Academic journal article Journal of Counseling and Development : JCD

Counseling without Truth: Toward a Neopragmatic Foundation for Counseling Practice

Academic journal article Journal of Counseling and Development : JCD

Counseling without Truth: Toward a Neopragmatic Foundation for Counseling Practice

Article excerpt

Within the academic bureaucracy, counseling and philosophy are considered separate disciplines, each with its own department and faculty. It would be a mistake, however, to interpret this disciplinary division to mean that philosophy has nothing to offer the counseling profession. Indeed, the foundational issues that drive counseling practice, such as what it means to help someone, how the mind and body are related, and whether it is reasonable to assume that one person can come to know another, are topics that fall squarely within the realm of philosophy (Chessick, 1987; Stolorow, Atwood, & Orange, 2002). Ongoing philosophical reflection, therefore, is vitally important to ensure the continued evolution of the counseling profession.

With this in mind, it is essential for counselors to consider the revolutionary developments in philosophy that have occurred over the past century. Specifically, contemporary philosophers (e.g., Rorty, 1979, 1999) have challenged the traditional goal of philosophy as a quest for absolute truth. This line of reasoning has enormous implications for counseling theory and practice. However, the discourse of professional philosophers is often tedious, jargon-laden, and hopelessly obscure to counselors and other nonphilosophers. Therefore, the purpose of this article is twofold: (a) to provide a clear update and summary of these philosophical developments for counselors and (b) to argue that neopragmatism, an important movement within contemporary philosophy, has particular relevance and applicability to the counseling profession. I shall communicate these ideas within the following organizational structure: (a) Truth as the Guide, (b) The Problems With Truth, (c) Counseling Without Truth, (d) Implications of Neopragrnatism for Contemporary Mental Health Culture, and (e) Discussion and Conclusions.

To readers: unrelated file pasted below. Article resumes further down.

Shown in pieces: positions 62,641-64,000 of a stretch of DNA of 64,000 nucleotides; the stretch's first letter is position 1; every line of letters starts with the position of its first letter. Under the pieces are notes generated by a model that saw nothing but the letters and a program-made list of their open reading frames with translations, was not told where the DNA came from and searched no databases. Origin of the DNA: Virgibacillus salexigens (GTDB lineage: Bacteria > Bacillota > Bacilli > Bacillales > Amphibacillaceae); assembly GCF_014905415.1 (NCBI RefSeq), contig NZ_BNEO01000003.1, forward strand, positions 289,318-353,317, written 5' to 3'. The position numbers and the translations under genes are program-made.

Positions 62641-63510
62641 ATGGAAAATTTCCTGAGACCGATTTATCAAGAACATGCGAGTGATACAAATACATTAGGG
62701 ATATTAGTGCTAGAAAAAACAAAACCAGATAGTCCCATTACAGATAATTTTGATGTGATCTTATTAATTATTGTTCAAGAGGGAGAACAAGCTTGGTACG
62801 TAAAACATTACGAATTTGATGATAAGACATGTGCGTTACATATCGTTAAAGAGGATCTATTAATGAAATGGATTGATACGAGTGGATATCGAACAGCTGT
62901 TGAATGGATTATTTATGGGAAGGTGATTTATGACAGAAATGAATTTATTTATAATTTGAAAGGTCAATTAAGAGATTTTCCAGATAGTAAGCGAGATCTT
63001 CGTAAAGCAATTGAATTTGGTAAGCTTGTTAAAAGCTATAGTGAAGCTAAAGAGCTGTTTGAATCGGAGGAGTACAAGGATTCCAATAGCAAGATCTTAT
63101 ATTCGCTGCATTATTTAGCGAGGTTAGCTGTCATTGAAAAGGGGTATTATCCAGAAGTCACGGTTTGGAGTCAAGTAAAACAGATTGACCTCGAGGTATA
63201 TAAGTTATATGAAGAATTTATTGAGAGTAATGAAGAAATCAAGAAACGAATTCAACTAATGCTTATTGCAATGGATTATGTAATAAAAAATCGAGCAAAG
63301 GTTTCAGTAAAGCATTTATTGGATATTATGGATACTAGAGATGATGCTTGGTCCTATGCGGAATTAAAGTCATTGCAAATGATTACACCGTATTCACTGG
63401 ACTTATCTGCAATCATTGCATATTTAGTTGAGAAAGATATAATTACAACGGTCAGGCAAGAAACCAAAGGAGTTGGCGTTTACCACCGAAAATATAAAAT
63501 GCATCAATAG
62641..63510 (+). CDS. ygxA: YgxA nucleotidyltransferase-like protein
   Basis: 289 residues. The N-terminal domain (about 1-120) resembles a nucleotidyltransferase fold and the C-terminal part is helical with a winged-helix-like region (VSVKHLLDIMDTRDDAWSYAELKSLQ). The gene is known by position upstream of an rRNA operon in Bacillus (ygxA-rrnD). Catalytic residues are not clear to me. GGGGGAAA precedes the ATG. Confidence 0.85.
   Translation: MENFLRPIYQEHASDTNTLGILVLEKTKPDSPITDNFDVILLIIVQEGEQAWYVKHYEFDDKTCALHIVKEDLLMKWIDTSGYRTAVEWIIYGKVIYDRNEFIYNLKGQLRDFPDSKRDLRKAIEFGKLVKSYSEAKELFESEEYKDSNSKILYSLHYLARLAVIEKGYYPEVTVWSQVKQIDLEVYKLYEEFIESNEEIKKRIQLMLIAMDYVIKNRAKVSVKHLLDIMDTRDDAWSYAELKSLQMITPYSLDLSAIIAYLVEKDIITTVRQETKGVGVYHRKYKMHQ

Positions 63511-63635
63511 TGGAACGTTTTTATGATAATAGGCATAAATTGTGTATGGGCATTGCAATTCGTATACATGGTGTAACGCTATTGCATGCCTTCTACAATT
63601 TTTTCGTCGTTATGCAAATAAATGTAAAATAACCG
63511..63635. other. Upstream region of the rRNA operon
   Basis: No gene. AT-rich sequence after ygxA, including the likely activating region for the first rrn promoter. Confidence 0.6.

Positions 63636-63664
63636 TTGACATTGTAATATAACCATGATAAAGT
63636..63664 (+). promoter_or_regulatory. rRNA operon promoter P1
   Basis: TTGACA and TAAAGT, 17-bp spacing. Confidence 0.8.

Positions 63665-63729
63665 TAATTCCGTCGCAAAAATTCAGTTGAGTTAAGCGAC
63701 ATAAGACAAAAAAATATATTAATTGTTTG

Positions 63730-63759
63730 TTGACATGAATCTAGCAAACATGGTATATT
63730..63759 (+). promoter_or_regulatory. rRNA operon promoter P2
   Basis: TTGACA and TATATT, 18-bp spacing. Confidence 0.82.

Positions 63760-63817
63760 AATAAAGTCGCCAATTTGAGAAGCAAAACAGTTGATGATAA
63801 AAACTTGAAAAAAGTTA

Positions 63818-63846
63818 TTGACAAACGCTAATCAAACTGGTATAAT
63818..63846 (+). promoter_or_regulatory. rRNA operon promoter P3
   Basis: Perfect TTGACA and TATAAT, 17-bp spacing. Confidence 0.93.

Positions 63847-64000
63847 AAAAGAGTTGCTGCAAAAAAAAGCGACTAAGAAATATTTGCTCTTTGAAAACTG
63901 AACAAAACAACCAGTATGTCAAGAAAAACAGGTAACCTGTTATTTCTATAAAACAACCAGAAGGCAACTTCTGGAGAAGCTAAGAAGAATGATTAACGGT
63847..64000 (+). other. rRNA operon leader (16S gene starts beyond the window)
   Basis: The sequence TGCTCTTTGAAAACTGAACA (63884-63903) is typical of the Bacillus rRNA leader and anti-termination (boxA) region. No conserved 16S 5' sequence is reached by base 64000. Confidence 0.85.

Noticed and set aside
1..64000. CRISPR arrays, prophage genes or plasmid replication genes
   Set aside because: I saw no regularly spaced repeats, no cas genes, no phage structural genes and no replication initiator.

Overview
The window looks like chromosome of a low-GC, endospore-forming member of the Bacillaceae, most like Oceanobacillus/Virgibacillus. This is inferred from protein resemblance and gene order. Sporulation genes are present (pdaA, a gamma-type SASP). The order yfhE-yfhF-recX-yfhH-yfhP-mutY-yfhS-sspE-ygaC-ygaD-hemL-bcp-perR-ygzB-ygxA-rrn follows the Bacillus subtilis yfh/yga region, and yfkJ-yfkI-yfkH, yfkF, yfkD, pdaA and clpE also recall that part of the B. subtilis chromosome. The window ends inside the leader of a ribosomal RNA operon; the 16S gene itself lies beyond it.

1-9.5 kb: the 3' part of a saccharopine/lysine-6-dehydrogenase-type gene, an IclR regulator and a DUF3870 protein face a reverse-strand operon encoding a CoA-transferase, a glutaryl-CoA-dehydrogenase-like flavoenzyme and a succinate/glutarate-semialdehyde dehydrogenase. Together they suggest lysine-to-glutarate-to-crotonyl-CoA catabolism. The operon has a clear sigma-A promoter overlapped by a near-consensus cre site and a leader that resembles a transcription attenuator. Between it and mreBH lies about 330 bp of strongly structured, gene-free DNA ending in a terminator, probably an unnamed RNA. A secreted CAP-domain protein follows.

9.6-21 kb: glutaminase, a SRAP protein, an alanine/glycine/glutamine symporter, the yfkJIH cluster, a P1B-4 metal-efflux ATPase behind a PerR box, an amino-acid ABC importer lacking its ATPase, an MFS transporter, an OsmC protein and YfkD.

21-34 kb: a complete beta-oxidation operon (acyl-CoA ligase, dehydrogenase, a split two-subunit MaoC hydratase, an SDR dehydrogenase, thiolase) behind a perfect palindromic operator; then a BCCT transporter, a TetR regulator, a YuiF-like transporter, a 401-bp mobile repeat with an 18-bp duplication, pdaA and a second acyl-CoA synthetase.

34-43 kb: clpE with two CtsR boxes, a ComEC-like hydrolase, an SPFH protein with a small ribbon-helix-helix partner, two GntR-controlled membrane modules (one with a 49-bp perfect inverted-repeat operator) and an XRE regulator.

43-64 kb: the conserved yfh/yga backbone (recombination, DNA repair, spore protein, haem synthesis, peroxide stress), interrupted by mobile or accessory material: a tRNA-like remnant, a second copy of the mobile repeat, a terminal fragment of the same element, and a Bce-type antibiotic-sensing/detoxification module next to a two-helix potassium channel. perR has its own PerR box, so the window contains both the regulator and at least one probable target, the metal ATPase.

Truth as the Guide

Historically, Western thought has been dominated by a search for absolute and universal conclusions about reality that are completely independent of history, culture, language, and human constructions (Anderson, 1990; Rorty, 1999). The general assumption underlying this quest has been that knowledge of these final truths will guide humanity to a superior existence (Anderson, 1990). Plato (trans. 1968), for example, used the analogy of shadows on a cave wall to describe ordinary human knowing. The goal of philosophy, he posited, is to determine the essence (i.e., true nature) of the things that are casting the shadows. By discovering essences, philosophers could serve as guides to a more fulfilled life that is governed by truth. Likewise, Western religious traditions posit that truth can be known through divine revelation. Accordingly, this divinely revealed truth would serve as the guide to actualized living. Similarly, since the Enlightenment, the scientific method has been posited as the route to truth (Anderson, 1990). The implicit promise of science has been that the human race can advance through the discovery of objective truth, which is only made possible through use of the scientific method.

The search for truth has also been a key component of the counseling profession. That is, the conceptual foundation of traditional counseling theories is that helping people with psychological problems is dependent upon true knowledge of the causes of those problems (Hansen, 2002). For example, psychodynamic theories presume that unconscious motivation is the true cause of psychological problems (Hansen, 2000). Cognitive theories, alternatively, posit that distorted cognitions are the fundamental determinants of mental difficulties (Mahoney, 1991). According to humanistic theories, the true cause of psychological suffering is a developmental arrest of the drive toward actualization (Hansen, 1999, 2000, 2005b).

The methods of each of these theoretical orientations are derived from their foundational truths (Hansen, 2002). That is, psychodynamic theories dictate that counselors provide a therapeutic environment wherein unconscious determinants of problems are made obvious (Hansen, 2000). …

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